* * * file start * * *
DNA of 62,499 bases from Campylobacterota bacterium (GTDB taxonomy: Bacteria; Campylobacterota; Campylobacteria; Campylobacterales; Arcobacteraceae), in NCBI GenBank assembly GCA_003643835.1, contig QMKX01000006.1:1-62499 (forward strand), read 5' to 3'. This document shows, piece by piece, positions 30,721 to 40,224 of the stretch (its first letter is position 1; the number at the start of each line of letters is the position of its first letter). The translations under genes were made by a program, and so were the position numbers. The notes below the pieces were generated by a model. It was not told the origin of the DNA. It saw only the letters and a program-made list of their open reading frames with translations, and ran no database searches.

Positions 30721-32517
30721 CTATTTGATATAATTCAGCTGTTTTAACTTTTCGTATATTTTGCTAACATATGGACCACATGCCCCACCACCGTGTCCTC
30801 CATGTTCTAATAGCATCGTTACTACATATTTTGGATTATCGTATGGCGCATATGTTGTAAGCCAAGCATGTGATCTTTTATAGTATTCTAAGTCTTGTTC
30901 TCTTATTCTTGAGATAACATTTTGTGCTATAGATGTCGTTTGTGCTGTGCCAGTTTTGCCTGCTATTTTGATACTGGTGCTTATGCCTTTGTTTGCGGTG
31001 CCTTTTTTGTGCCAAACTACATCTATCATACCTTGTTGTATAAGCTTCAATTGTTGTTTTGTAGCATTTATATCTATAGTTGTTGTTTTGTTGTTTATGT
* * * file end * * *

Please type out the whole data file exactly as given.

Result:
DNA of 62,499 bases from Campylobacterota bacterium (GTDB taxonomy: Bacteria; Campylobacterota; Campylobacteria; Campylobacterales; Arcobacteraceae), in NCBI GenBank assembly GCA_003643835.1, contig QMKX01000006.1:1-62499 (forward strand), read 5' to 3'. This document shows, piece by piece, positions 30,721 to 40,224 of the stretch (its first letter is position 1; the number at the start of each line of letters is the position of its first letter). The translations under genes were made by a program, and so were the position numbers. The notes below the pieces were generated by a model. It was not told the origin of the DNA. It saw only the letters and a program-made list of their open reading frames with translations, and ran no database searches.

Positions 30721-32517
30721 CTATTTGATATAATTCAGCTGTTTTAACTTTTCGTATATTTTGCTAACATATGGACCACATGCCCCACCACCGTGTCCTC
30801 CATGTTCTAATAGCATCGTTACTACATATTTTGGATTATCGTATGGCGCATATGTTGTAAGCCAAGCATGTGATCTTTTATAGTATTCTAAGTCTTGTTC
30901 TCTTATTCTTGAGATAACATTTTGTGCTATAGATGTCGTTTGTGCTGTGCCAGTTTTGCCTGCTATTTTGATACTGGTGCTTATGCCTTTGTTTGCGGTG
31001 CCTTTTTTGTGCCAAACTACATCTATCATACCTTGTTGTATAAGCTTCAATTGTTGTTTTGTAGCATTTATATCTATAGTTGTTGTTTTGTTGTTTATGT